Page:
So, yeah. Things are best the way they are now, because if they weren't like that, we wouldn't be human.
The whole idea of what constitutes humanity is imperfect and wrong. While it may be a natural instinct to feel good about being better than your peers in some way, I don't find any pleasure in it anymore and frankly it sickens me. Contemplating existence, learning about the universe we live in, sharing your experiences with a different "universe" that is another self-aware human being, enjoying what life offers -- all those things are that which makes life more than enough fun and worth living.

If we were to evolve to some energy-based single entity with nothing to hold us back, or affect us positively, because there wouldn't be anything to worry about, I don't think boredom (which I think you were alluding to) would at all pertain to such an entity as it is related to memory-based, physiologically induced feelings of fear which act as sort of a defense mechanism that is the human ego.

Until then, I personally think we would be fine. The more we overcome our differences and in that way mature as a species, the better. The problem is, I don't think it's happening right now and I am not pleased with the current life setup, as immature as that might sound.
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Old 2011-09-14, 14:24   Link #6
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The whole idea of what constitutes humanity is imperfect and wrong. While it may be a natural instinct to feel good about being better than your peers in some way, I don't find any pleasure in it anymore and frankly it sickens me.
I hope that's not what you got out of my post. That wasn't the point I was making; I was simply taking the example you gave and running with it.

There's FAR more to being human than "feeling better than your peers;" my point was that in order to get to a point where we don't have such a shortcoming (among others), we'd need to eliminate the notion of shortcomings entirely. Consider it this way. We have a group of 16 numbers, and the lower half is considered "bad" (at least, relative to the upper half). So what do you do? Do you get rid of the first eight numbers? Okay, but you still have eight left. Now the bottom four are the "bad" numbers. So you get rid of those, making the bottom two bad. You get rid of those, making the bottom one bad. Get rid of that, and you're left with one number. Is it bad? Is it good? It's neither; there's nothing to compare it to. By chasing perfection, we've eliminated it as a concept.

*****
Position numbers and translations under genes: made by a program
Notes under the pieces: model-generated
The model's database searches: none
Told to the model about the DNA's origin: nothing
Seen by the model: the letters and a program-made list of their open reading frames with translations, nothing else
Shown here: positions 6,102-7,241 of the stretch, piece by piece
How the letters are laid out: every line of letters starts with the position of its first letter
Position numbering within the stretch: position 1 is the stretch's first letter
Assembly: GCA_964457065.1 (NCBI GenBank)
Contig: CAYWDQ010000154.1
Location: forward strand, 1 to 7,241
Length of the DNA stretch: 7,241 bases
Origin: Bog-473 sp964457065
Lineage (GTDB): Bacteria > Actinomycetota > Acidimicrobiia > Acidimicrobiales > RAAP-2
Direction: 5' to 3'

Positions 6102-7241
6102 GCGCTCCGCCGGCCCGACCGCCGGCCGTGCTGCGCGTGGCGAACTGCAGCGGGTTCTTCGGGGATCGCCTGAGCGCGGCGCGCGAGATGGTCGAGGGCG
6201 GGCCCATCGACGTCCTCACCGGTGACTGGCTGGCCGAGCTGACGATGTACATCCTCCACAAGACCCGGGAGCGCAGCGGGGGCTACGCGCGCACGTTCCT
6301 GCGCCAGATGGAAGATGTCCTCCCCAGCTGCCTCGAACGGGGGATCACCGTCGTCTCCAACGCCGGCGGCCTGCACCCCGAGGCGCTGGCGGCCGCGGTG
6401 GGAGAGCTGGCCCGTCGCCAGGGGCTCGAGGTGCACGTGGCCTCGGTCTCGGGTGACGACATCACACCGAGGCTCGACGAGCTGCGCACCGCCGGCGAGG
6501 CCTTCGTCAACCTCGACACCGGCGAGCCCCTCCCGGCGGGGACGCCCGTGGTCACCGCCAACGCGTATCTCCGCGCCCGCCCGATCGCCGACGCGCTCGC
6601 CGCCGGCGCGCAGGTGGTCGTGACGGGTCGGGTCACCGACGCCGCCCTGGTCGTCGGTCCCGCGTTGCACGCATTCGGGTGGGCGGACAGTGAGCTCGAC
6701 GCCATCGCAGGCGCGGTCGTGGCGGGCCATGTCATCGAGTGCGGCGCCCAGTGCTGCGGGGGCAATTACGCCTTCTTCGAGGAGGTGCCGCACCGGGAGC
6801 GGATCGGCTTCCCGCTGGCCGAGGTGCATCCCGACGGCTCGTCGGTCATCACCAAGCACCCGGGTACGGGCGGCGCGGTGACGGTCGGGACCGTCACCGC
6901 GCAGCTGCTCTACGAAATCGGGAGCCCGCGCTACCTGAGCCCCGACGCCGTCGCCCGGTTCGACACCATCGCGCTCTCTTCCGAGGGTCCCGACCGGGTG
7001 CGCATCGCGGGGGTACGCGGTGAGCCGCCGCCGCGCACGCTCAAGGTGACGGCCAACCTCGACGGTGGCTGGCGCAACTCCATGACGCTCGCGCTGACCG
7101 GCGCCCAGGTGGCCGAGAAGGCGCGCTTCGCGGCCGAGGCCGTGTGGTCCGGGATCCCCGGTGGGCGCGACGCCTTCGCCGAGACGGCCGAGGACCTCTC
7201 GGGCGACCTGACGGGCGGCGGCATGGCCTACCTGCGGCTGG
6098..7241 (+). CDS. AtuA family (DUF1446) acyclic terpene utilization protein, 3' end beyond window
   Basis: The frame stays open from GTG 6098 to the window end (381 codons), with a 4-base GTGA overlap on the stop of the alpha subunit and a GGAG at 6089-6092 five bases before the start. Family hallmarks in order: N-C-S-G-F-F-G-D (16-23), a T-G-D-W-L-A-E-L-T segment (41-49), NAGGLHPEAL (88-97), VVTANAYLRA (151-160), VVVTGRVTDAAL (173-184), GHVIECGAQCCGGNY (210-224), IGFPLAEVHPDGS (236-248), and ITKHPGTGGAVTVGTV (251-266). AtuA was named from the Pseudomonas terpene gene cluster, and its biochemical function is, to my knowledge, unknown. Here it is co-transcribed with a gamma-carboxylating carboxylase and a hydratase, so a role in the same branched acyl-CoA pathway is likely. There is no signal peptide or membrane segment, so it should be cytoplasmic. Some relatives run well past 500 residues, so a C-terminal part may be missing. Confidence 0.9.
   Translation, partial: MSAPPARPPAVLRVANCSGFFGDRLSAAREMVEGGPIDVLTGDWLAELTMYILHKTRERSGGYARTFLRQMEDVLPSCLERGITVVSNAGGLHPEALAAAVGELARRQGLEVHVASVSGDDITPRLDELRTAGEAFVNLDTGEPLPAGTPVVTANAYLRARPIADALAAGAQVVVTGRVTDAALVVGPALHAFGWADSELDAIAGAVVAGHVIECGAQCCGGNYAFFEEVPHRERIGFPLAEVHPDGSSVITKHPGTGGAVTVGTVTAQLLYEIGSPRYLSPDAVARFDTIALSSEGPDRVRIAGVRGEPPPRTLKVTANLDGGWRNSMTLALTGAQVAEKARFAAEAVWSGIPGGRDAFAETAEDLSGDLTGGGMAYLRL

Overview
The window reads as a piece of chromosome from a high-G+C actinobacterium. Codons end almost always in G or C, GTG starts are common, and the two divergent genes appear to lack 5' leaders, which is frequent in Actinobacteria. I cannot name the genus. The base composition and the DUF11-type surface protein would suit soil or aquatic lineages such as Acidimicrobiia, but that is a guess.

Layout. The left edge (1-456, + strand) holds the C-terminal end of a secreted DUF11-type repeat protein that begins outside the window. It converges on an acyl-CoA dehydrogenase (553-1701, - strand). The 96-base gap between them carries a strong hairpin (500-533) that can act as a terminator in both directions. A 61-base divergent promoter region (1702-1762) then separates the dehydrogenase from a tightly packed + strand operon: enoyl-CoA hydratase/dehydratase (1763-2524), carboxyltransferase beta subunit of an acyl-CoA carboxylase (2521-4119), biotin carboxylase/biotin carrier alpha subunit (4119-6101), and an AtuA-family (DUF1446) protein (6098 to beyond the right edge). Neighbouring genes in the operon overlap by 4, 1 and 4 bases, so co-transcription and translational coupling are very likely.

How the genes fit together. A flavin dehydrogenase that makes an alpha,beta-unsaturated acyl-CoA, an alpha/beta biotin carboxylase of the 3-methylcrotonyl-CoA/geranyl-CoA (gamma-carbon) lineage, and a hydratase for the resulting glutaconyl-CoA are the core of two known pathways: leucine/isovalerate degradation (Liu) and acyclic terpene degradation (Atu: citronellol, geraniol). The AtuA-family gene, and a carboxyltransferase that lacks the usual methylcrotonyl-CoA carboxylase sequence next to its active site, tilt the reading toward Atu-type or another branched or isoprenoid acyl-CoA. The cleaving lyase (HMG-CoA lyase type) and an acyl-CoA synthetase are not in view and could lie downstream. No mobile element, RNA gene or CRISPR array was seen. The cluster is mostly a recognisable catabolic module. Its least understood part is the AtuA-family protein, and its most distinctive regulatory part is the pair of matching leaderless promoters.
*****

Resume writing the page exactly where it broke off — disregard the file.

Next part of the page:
In an effort to clarify my original point, I'm getting away from myself. In summary, humans are defined by their positions on several spectra of good qualities vs bad qualities. Moral vs Immoral, Rich vs Poor, Attractive vs Ugly, Honest vs Deceptive, and so on. As long as those qualities exist, we're going to judge them. If we don't judge them, then there's no longer a spectrum. Humans are defined by their flaws and their deviations from an ideal. If everyone is flawless, no one is human.

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If we were to evolve to some energy-based single entity with nothing to hold us back, or affect us positively, because there wouldn't be anything to worry about, I don't think boredom (which I think you were alluding to) would at all pertain to such an entity as it is related to memory-based, physiologically induced feelings of fear which act as sort of a defense mechanism that is the human ego.
I wasn't alluding to boredom at all. I was referring to the necessary elimination of any sort of scale of quality. Boredom is just another emotion on that scale: It only exists as the opposite of activity. If there's no such thing as activity, there's no boredom either.
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Old 2011-09-14, 14:48   Link #7
Flower